Sunday, January 3, 2021

Review: Stolen Secrets

Book Cover
I have a complicated relationship with romantic suspense. I started out life as a mystery/suspense reader so unlike many romance readers who want a more prominent romance thread - I'm fine if the suspense takes more of the center stage. Also, while I'm generally fine with "women in peril" plots (I cut my teeth on Mary Higgins Clark who was a master at it), I abhor Danger Banging. "Oh noes! The evil drug cartel is chasing us through the jungle but let's duck behind this tree so you can give me an orgasm."  That's the appeal of the Love Inspired Suspense line for me. I'm not going to get any Danger Banging. The trick is - how much God Stuff is going to dominant the narrative?  In the case of Stolen Secrets by Sherri Shackelford, it's not much. A instance of the heroine praying for God's strength as she's dodging bullets and a conversation the hero has with a chaplain about grief.  So if you abhor danger banging but also don't want the author to convert you? This is your book.

Lucy Sutton is a software engineer who works on drone technology and someone is trying to frame her for espionage. She's been receiving mysterious text messages, there's been a security breach at her company, and someone who looks an awful lot like Lucy was caught on camera. It's also been a year since her fiancĂ©, Brandt, was killed. He worked for the NSA (National Security Agency) and he was killed after his cover was blown.  His partner, Jordan Harris, was also hurt in the blast and he's finally keeping his promise to Brandt - he's checking in on Lucy.  But the conversation takes an unexpected turn when Brandt, planning to deliver the engagement ring that Brandt picked up overseas before his death, realizes Lucy already has the ring - an exact duplicate.  Why get a duplicate ring made? And then, right after Lucy shares her fears that someone is out to get her?  The coffee shop where they're meeting gets lit up like a Christmas tree in a hail of gunfire.  Lucy isn't imagining anything - someone obviously is framing her and now someone wants her dead.

This is a cat-and-mouse style suspense thread.  The identity of the bad guy isn't as important as the why of the whole thing - also how it all ties together.  Brandt killed overseas, a duplicate ring, a security breach, drone technology, and someone out to frame Lucy.  These various threads give the author plenty of rope and plenty of opportunity for red herrings.  After all, sometimes a coincidence is just a coincidence, the bad guys can just as easily be part of a large terror cell or your garden variety criminals.  Shackelford sets it up so she can take the story in several different directions and it succeeded in keeping me off balance for the entirety of the story.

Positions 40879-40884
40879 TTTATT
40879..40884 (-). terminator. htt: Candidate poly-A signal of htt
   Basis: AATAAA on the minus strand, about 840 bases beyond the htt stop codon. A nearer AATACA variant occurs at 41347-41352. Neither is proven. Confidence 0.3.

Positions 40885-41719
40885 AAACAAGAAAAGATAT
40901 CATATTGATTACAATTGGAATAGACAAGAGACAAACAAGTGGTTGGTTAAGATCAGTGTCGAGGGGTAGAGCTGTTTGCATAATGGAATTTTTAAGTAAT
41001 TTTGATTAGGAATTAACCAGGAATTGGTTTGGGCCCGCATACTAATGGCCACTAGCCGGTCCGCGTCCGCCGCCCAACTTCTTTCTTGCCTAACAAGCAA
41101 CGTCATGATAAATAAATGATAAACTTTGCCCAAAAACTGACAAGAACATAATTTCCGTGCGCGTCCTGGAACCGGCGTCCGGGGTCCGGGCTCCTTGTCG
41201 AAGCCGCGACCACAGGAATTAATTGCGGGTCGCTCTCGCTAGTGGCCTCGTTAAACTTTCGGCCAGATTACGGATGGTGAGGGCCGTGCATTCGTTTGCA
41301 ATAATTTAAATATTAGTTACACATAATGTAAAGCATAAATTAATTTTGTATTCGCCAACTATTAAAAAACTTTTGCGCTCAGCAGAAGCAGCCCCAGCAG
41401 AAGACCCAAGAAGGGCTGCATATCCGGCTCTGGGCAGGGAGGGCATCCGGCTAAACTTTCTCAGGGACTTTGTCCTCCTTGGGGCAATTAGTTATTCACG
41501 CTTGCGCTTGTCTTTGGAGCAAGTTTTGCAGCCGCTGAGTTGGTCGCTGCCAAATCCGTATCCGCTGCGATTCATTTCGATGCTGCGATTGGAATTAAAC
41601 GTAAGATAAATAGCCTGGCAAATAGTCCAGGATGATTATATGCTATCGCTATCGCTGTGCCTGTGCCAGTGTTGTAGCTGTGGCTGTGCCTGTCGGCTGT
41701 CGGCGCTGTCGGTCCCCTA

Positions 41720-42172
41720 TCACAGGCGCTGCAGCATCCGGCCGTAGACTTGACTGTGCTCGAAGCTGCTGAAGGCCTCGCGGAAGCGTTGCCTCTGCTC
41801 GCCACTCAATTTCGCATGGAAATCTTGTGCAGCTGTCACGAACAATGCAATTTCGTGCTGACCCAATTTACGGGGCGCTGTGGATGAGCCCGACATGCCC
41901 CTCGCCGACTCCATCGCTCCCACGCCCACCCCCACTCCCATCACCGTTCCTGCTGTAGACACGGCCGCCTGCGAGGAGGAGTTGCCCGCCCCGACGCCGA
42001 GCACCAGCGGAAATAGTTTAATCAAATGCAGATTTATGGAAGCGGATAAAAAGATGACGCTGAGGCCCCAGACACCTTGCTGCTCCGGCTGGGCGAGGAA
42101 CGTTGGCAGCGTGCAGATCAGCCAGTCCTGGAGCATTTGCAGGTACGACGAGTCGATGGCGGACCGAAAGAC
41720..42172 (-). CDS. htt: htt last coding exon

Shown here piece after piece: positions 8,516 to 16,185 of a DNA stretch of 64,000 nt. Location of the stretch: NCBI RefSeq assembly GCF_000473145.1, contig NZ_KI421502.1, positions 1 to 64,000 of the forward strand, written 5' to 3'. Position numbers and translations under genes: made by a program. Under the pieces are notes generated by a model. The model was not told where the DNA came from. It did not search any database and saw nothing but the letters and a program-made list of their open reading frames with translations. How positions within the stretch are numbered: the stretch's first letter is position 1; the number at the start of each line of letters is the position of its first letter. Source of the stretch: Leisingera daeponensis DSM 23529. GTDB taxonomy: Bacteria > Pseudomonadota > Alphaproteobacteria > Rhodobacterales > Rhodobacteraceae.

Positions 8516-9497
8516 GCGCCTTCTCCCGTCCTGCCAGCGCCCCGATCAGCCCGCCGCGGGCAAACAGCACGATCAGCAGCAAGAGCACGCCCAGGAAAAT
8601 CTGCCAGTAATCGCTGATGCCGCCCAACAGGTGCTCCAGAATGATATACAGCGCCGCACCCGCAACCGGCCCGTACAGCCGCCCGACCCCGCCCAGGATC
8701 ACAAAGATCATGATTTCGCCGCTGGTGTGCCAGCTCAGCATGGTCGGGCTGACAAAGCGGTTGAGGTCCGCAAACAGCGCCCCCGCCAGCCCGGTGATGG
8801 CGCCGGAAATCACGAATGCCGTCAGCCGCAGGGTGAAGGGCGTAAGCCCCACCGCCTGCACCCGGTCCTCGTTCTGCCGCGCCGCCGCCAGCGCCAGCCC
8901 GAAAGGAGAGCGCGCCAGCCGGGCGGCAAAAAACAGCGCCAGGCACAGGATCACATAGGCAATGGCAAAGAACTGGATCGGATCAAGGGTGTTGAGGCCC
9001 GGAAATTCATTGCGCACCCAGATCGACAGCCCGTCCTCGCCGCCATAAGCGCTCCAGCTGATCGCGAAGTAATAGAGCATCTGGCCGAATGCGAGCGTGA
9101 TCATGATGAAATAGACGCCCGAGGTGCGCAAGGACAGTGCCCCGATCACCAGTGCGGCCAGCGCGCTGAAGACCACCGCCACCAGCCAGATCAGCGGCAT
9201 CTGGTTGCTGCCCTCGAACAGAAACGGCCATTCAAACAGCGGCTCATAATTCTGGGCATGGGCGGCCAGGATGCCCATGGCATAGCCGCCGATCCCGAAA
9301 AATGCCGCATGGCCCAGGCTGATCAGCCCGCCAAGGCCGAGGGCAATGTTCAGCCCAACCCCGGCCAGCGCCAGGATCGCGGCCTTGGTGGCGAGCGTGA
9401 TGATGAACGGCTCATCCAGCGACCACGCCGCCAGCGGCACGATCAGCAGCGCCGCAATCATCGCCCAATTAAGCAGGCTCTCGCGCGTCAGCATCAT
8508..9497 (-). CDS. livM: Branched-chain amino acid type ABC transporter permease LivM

The overall theme of the romance centers around grief, and how we process it - in our own way and time.  Jordan doesn't have survivor's guilt per se, but his guilt is centered around the fact that he's attracted to his best friend's girl.  Lucy loved Brandt and theirs was a whirlwind courtship.  She dreams of marriage, children and while she misses him - she knows it's time to move on.  She just didn't expect to move on with Jordan who sets off a host of butterflies.

I randomly picked this book out of my digital TBR without realizing it's part of a series, but it hangs together well and readers won't feel like they're missing anything (other than it's obvious a previous book featured Jordan's stepsister as the heroine...). I liked this, it kept me entertained, and it was a nice way to kick off my reading year for 2021.

Final Grade = B

2 comments:

Dorine said...

LOLOLOLOL Danger Banging! That's exactly what turns me off in Romantic Suspense. I'm a thriller fiction lover, some horror in my early adult reading days, so that's why I keep trying to love Romantic Suspense. This sounds like a good one. I've enjoyed Shackleford's The Rancher's Christmas Proposal and promised myself I'd buy more and didn't. Thanks for the review!

Wendy said...

Dorine: I had a Zoom call with book reading girlfriends yesterday and we all had a good laugh over "Danger Banging." Inspirational romantic suspense is always tricky for me because I don't want to be preached to, but I've read a handful of Shackelford's historicals (liked them!) and felt fairly confident she'd give me a good mix - and she did. This one was very solid and I'm glad I have the earlier book about the stepsister in my TBR!